The law firm of
Hong & Mashal, LLP represents a broad range of clients, including entrepreneurs, real estate investors, startup businesses and international companies. Hong & Mashal, LLP’s attorneys strive to provide their clients with best possible legal services in the areas of civil litigation, business and commercial law, employment law, real estate law, estate planning, probate, copyright, trademark, and tax controversies. For further information you may contact attorney Robin Mashal by phone at (310) 286-2000, or visit our web site

Thursday, August 26, 2010

Mattel v. MGA: Barbie and Bratz Duke it Out in the Court of Law

Mattel, Inc. and MGA Entertainment, Inc. have been in a legal battle over ownership rights to Bratz dolls since 2001.

Mattel, Inc., the world's largest toymaker, has been marketing Barbie dolls for nearly half a century. While still employed at Mattel, Carter Bryant came up with some designs that ultimately turned into Bratz dolls. Bryant showed his ideas to some MGA employees and ended up signing a consulting agreement with MGA before he left Mattel's employ. When Mattel learned about MGA's Bratz doll line, and about Bryant's involvement in designing them, Mattel filed suit against MGA. Mattel argued, Bryant had a duty to disclose and assign his sketches and designs to Mattel, under the terms of Bryant's employment agreement with Mattel. The jury found in favor of Mattel and awarded it $10 million in damages for copyright violations. The District Court imposed constructive trust over all trademarks including the terms "Bratz" and "Jade", and further enjoined MGA from producing and marketing most Bratz dolls. MGA appealed the lower court judgment.

On July 22, 2010, in MGA Entertainment, Inc. v. Mattel, Inc., No. 09-55673, the Ninth Circuit Court of Appeals reversed a 2008 lower court order which awarded Mattel, Inc. ownership rights to Bratz dolls. The appellate opinion, written by Chief Judge Alex Kozinski, reasoned that Bryant had not designed Bratz dolls at Mattel, but had come up with some sketches and ideas. Bryant's employment agreement with Mattel "could be interpreted to cover ideas, but the text doesn't compel that reading. The district court thus erred in holding that the agreement, by its terms, clearly covered ideas." The court further reasoned that even if MGA miappropriated the names "Bratz" and "Jade", the trademark owed much of its value to "MGA's own development efforts, marketing and investment." The court also vacated the copyright injunction based on a holding that the employment agreement assigned works created outside Bryant's scope of employment. In doing so, the Ninth Circuit stated "the entire case will probably need to be retried."

Having prevailed on their appeal to the Ninth Circuit Court of Appeal, the "MGA parties" have now filed counterclaims against Mattel including trade secret misappropriation, Civil RICO, and wrongful injunction. Legal commentators are fascinated by this move, and wonder how the counterclaims will stack up against Mattel's causes of action.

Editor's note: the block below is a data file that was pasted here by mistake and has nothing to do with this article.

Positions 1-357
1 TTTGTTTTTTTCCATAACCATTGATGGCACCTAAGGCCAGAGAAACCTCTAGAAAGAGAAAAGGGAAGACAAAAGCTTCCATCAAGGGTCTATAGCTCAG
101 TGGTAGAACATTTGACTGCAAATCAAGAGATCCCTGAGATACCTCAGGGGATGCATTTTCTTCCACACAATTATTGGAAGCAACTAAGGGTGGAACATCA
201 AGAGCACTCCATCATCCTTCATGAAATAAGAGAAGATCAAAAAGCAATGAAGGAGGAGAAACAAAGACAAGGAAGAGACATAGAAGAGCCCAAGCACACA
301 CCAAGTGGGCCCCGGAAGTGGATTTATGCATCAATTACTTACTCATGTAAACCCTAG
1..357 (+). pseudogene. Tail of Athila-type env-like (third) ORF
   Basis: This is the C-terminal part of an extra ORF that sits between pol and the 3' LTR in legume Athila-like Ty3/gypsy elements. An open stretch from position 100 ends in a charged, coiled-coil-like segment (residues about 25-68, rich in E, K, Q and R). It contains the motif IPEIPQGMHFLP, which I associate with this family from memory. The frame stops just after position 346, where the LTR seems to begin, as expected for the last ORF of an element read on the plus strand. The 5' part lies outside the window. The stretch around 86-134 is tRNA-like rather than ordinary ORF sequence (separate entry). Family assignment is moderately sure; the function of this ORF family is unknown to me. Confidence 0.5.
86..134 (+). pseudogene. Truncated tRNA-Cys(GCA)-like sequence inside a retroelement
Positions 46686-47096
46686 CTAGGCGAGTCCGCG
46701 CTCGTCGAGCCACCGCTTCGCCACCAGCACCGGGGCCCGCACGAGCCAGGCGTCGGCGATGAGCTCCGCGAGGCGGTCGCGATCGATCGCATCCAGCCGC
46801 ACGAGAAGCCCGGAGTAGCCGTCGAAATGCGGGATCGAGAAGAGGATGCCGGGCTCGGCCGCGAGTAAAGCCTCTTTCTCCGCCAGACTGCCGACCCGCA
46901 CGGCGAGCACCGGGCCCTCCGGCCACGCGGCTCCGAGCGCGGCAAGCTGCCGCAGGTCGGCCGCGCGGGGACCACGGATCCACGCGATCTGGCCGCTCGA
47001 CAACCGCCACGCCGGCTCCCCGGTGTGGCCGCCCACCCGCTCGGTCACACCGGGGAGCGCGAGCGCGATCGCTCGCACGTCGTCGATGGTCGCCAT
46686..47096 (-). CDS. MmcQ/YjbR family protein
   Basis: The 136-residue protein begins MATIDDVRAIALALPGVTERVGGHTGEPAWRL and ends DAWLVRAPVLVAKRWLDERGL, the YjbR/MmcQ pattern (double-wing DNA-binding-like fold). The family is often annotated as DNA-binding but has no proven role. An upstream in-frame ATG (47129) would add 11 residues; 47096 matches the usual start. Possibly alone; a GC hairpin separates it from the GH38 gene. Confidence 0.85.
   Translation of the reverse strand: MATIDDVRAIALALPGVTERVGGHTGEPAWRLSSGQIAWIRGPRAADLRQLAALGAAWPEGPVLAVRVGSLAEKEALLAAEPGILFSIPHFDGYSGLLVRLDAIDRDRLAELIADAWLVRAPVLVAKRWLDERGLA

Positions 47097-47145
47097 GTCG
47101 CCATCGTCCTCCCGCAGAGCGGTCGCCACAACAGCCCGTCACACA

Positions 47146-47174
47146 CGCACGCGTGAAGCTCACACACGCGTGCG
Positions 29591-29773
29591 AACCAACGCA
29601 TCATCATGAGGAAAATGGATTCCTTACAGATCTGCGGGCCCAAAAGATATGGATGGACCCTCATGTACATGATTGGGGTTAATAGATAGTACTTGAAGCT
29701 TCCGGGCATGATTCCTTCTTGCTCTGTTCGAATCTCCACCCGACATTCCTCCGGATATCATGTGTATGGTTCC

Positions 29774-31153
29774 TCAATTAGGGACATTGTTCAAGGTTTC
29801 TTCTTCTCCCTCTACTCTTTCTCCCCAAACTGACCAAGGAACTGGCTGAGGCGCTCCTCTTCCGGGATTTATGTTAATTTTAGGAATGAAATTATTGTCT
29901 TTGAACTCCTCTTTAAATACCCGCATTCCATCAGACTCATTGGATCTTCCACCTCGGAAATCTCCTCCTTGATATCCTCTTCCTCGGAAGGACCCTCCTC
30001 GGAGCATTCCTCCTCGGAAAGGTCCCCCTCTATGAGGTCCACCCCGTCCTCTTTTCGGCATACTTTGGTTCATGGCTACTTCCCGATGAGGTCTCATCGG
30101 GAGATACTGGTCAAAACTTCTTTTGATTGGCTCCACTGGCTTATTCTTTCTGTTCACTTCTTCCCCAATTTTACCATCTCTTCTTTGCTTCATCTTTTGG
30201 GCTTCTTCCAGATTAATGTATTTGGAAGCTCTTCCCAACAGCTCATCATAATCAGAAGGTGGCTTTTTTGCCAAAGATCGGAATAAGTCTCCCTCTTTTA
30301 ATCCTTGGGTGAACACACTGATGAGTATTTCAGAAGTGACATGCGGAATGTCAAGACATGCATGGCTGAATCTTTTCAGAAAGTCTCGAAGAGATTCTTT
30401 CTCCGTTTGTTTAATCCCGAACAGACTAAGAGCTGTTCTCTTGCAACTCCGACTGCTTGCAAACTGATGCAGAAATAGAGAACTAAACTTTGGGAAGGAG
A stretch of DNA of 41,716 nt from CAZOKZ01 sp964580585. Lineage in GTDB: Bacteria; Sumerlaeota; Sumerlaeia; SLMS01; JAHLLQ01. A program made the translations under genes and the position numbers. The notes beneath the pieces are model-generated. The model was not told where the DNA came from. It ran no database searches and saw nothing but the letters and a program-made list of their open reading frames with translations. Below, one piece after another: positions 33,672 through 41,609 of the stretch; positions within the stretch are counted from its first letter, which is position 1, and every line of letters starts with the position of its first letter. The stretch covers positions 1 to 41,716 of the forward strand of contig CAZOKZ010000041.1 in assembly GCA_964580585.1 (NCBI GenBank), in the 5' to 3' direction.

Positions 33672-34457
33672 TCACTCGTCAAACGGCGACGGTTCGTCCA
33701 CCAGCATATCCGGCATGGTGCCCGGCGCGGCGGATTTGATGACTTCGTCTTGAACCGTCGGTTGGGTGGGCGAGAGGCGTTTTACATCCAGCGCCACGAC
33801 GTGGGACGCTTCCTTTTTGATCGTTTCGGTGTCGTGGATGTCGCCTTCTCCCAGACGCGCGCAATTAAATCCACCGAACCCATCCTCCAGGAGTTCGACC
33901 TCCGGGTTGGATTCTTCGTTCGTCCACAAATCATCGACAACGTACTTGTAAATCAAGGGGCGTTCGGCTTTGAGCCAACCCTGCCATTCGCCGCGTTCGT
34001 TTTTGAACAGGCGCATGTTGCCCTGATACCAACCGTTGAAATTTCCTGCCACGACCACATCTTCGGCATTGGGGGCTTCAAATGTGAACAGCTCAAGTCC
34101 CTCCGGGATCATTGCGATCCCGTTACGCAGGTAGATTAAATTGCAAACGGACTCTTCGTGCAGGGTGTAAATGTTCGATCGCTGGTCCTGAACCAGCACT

MGA Entertainment (Micro-Games America Entertainment) is a privately-held "consumer entertainment products company". The company's founder and CEO, Isaac Larian, controls more than 80% of the company. MGA employs 1,500 employees and had revenues of $2 Billion in 2006. The company is headquartered at 16300 Roscoe Boulevard, in Lake Balboa area of Los Angeles, California. In the past, MGA contemplated an initial public offering of its shares, but did not go through with it due to the pending litigation with Mattel, Inc.

The materials for this blog were gathered from various sources including WSJ, Bloomberg articles, JOLT Digest, article, Wikipedia, MGA's web site, and Mattel's web site. For further information, run a search on Google.

Robin Mashal is a Los Angeles business attorney, and a partner at the law firm of Hong & Mashal LLP. Mr. Mashal has been admitted to the State Bar of California and the Bar of the United States Supreme Court. He can be reached by phone at (310) 286-2000.

Sunday, July 11, 2010

Is China's Legal System Unfriendly Towards Foreigners?

The world was shocked last week at the news of a Beijing court sentencing a U.S. geologist to an eight-year jail sentence on charges of spying and collecting state secrets. Xue Feng, a Chinese-born U.S. citizen, had been working in China for IHS Energy, an American consultancy. Feng who was arrested in November 2007, had been tortured with lit cigarettes during his 30-months detention leading to his recent trial behind closed doors. Jon Huntsman, the U.S. Ambassador to China attended the sentencing hearing by the Intermediate People's Court, and afterwards issued a statement calling for Feng's release and return to the United States. Beijing has defended the sentencing saying the case was handled strictly based on law and Feng's legal rights were guaranteed. In March 2010, the Chinese-born Australian national Stern Hu was sentenced to a ten-year jail sentence on charges of bribery and trade secret violations. Both Feng and Hu were sentenced under "trade secret" laws, which secrets the Chinese courts will not clearly define.

In classical Chinese, the word for law is "fa" which means "fair" or "just." The classical Chinese legal system was based on the Confucian philosophy of promoting social control through enstilling virtues and moral standards. Later, under the imperial governments, the Chinese legal system changed and the laws focussed on citizens serving the state. In 1911, the nation underwent a revolution and formed the Republic of China, which adopted legal codes largely influenced by the West. After the communist victory in 1949, the People's Republic of China (PRC) was establised and the Chinese legal system turned towards socialism; the laws and constituion were larged based on those of the Soviet Union.